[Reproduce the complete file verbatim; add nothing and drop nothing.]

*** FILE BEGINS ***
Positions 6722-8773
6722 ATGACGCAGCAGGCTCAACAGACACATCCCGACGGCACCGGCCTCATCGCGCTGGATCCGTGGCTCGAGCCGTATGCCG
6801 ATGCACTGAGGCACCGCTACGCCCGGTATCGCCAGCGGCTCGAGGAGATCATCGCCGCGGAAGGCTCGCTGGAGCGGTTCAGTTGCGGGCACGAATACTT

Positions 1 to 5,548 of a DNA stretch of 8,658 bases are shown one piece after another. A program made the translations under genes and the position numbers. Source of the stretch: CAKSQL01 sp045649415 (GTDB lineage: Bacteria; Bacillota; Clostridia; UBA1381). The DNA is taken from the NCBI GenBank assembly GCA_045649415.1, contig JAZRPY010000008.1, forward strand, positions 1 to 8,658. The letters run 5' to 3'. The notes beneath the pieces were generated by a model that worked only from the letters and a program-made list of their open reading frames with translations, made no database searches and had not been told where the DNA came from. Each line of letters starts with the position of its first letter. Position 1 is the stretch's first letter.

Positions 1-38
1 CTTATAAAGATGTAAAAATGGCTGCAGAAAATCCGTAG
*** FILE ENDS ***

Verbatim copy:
Positions 6722-8773
6722 ATGACGCAGCAGGCTCAACAGACACATCCCGACGGCACCGGCCTCATCGCGCTGGATCCGTGGCTCGAGCCGTATGCCG
6801 ATGCACTGAGGCACCGCTACGCCCGGTATCGCCAGCGGCTCGAGGAGATCATCGCCGCGGAAGGCTCGCTGGAGCGGTTCAGTTGCGGGCACGAATACTT

Positions 1 to 5,548 of a DNA stretch of 8,658 bases are shown one piece after another. A program made the translations under genes and the position numbers. Source of the stretch: CAKSQL01 sp045649415 (GTDB lineage: Bacteria; Bacillota; Clostridia; UBA1381). The DNA is taken from the NCBI GenBank assembly GCA_045649415.1, contig JAZRPY010000008.1, forward strand, positions 1 to 8,658. The letters run 5' to 3'. The notes beneath the pieces were generated by a model that worked only from the letters and a program-made list of their open reading frames with translations, made no database searches and had not been told where the DNA came from. Each line of letters starts with the position of its first letter. Position 1 is the stretch's first letter.

Positions 1-38
1 CTTATAAAGATGTAAAAATGGCTGCAGAAAATCCGTAG